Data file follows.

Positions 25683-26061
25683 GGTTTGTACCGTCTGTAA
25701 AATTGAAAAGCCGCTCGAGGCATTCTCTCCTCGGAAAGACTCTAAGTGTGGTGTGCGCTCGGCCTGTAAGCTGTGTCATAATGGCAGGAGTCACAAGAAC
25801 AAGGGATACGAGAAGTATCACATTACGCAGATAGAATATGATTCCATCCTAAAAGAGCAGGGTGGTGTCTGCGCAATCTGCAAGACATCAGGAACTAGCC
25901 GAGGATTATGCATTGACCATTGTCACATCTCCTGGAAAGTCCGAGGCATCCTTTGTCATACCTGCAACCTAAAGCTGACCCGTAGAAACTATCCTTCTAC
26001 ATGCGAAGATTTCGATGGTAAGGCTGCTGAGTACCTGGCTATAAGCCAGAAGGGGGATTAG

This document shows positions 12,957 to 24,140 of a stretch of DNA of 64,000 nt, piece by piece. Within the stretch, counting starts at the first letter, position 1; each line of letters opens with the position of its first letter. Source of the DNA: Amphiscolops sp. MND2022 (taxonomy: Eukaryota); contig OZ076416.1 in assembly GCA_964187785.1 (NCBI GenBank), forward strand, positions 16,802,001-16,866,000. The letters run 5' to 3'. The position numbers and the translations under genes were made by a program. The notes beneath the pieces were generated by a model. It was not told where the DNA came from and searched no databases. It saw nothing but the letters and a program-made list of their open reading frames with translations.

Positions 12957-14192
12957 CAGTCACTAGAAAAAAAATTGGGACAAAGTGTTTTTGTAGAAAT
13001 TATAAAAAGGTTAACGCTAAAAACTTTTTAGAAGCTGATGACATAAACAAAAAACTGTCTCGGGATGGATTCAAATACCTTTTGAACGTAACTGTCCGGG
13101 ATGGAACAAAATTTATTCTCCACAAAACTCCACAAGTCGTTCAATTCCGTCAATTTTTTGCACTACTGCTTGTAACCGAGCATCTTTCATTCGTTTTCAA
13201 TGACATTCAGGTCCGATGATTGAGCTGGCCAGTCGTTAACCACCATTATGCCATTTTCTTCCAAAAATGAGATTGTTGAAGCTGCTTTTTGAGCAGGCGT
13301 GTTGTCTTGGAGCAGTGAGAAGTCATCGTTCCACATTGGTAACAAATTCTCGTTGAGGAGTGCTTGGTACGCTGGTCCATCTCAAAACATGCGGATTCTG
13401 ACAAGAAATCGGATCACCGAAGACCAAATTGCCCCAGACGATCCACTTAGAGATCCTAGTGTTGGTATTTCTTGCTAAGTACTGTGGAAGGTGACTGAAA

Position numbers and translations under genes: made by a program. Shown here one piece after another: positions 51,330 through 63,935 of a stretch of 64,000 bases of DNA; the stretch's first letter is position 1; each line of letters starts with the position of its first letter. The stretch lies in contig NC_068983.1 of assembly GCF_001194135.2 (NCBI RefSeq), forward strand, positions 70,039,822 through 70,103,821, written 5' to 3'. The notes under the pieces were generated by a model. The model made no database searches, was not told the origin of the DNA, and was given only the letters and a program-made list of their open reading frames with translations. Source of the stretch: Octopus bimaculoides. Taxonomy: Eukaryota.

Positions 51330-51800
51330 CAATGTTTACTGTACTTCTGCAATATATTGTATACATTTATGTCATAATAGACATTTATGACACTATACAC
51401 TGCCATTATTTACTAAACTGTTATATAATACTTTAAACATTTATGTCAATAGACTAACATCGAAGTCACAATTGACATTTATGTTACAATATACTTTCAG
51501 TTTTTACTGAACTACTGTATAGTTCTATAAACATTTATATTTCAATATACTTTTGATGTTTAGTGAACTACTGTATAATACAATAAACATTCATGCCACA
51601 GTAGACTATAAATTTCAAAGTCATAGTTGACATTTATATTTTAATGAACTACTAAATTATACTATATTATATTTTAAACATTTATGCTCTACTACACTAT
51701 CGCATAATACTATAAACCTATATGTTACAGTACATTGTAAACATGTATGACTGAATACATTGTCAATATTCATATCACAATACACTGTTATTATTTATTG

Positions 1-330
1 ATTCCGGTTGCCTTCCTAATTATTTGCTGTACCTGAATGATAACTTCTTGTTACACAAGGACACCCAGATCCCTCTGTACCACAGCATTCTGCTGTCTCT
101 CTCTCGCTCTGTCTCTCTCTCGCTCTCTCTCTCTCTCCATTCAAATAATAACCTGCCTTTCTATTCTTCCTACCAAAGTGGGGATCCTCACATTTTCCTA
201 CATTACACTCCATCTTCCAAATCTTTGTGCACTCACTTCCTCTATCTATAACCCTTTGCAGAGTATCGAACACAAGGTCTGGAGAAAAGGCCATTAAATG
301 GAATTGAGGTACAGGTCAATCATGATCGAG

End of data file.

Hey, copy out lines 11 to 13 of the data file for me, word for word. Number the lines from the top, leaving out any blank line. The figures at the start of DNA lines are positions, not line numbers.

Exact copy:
13101 ATGGAACAAAATTTATTCTCCACAAAACTCCACAAGTCGTTCAATTCCGTCAATTTTTTGCACTACTGCTTGTAACCGAGCATCTTTCATTCGTTTTCAA
13201 TGACATTCAGGTCCGATGATTGAGCTGGCCAGTCGTTAACCACCATTATGCCATTTTCTTCCAAAAATGAGATTGTTGAAGCTGCTTTTTGAGCAGGCGT
13301 GTTGTCTTGGAGCAGTGAGAAGTCATCGTTCCACATTGGTAACAAATTCTCGTTGAGGAGTGCTTGGTACGCTGGTCCATCTCAAAACATGCGGATTCTG